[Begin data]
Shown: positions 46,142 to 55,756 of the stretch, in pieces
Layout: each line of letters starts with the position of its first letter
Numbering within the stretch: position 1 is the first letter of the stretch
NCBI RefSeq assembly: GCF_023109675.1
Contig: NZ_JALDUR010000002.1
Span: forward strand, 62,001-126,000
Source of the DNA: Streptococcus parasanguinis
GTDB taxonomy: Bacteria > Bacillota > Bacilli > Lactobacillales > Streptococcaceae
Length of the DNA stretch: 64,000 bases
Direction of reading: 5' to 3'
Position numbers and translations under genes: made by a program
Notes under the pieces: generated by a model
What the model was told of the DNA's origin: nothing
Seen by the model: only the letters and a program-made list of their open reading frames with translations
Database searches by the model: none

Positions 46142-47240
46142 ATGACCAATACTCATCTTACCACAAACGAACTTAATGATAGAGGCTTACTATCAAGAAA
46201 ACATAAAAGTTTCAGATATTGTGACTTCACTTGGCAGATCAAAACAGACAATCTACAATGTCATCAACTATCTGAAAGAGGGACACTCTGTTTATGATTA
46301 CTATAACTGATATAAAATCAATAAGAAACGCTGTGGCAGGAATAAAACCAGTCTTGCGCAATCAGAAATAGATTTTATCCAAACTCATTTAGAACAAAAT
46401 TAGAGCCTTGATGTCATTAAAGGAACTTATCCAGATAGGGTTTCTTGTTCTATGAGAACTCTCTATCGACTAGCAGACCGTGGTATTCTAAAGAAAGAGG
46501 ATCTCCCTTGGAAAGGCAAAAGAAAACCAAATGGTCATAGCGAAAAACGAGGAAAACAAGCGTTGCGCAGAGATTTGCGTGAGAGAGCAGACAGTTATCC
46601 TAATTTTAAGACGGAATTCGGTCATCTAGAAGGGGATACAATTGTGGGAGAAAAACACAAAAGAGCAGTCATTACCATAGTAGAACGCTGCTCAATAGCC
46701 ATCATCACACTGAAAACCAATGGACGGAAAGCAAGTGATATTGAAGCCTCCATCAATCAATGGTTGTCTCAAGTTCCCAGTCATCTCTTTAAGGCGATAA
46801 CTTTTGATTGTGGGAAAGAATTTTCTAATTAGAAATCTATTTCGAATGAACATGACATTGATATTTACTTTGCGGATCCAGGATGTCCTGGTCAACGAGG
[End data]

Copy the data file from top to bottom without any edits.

Shown: positions 46,142 to 55,756 of the stretch, in pieces
Layout: each line of letters starts with the position of its first letter
Numbering within the stretch: position 1 is the first letter of the stretch
NCBI RefSeq assembly: GCF_023109675.1
Contig: NZ_JALDUR010000002.1
Span: forward strand, 62,001-126,000
Source of the DNA: Streptococcus parasanguinis
GTDB taxonomy: Bacteria > Bacillota > Bacilli > Lactobacillales > Streptococcaceae
Length of the DNA stretch: 64,000 bases
Direction of reading: 5' to 3'
Position numbers and translations under genes: made by a program
Notes under the pieces: generated by a model
What the model was told of the DNA's origin: nothing
Seen by the model: only the letters and a program-made list of their open reading frames with translations
Database searches by the model: none

Positions 46142-47240
46142 ATGACCAATACTCATCTTACCACAAACGAACTTAATGATAGAGGCTTACTATCAAGAAA
46201 ACATAAAAGTTTCAGATATTGTGACTTCACTTGGCAGATCAAAACAGACAATCTACAATGTCATCAACTATCTGAAAGAGGGACACTCTGTTTATGATTA
46301 CTATAACTGATATAAAATCAATAAGAAACGCTGTGGCAGGAATAAAACCAGTCTTGCGCAATCAGAAATAGATTTTATCCAAACTCATTTAGAACAAAAT
46401 TAGAGCCTTGATGTCATTAAAGGAACTTATCCAGATAGGGTTTCTTGTTCTATGAGAACTCTCTATCGACTAGCAGACCGTGGTATTCTAAAGAAAGAGG
46501 ATCTCCCTTGGAAAGGCAAAAGAAAACCAAATGGTCATAGCGAAAAACGAGGAAAACAAGCGTTGCGCAGAGATTTGCGTGAGAGAGCAGACAGTTATCC
46601 TAATTTTAAGACGGAATTCGGTCATCTAGAAGGGGATACAATTGTGGGAGAAAAACACAAAAGAGCAGTCATTACCATAGTAGAACGCTGCTCAATAGCC
46701 ATCATCACACTGAAAACCAATGGACGGAAAGCAAGTGATATTGAAGCCTCCATCAATCAATGGTTGTCTCAAGTTCCCAGTCATCTCTTTAAGGCGATAA
46801 CTTTTGATTGTGGGAAAGAATTTTCTAATTAGAAATCTATTTCGAATGAACATGACATTGATATTTACTTTGCGGATCCAGGATGTCCTGGTCAACGAGG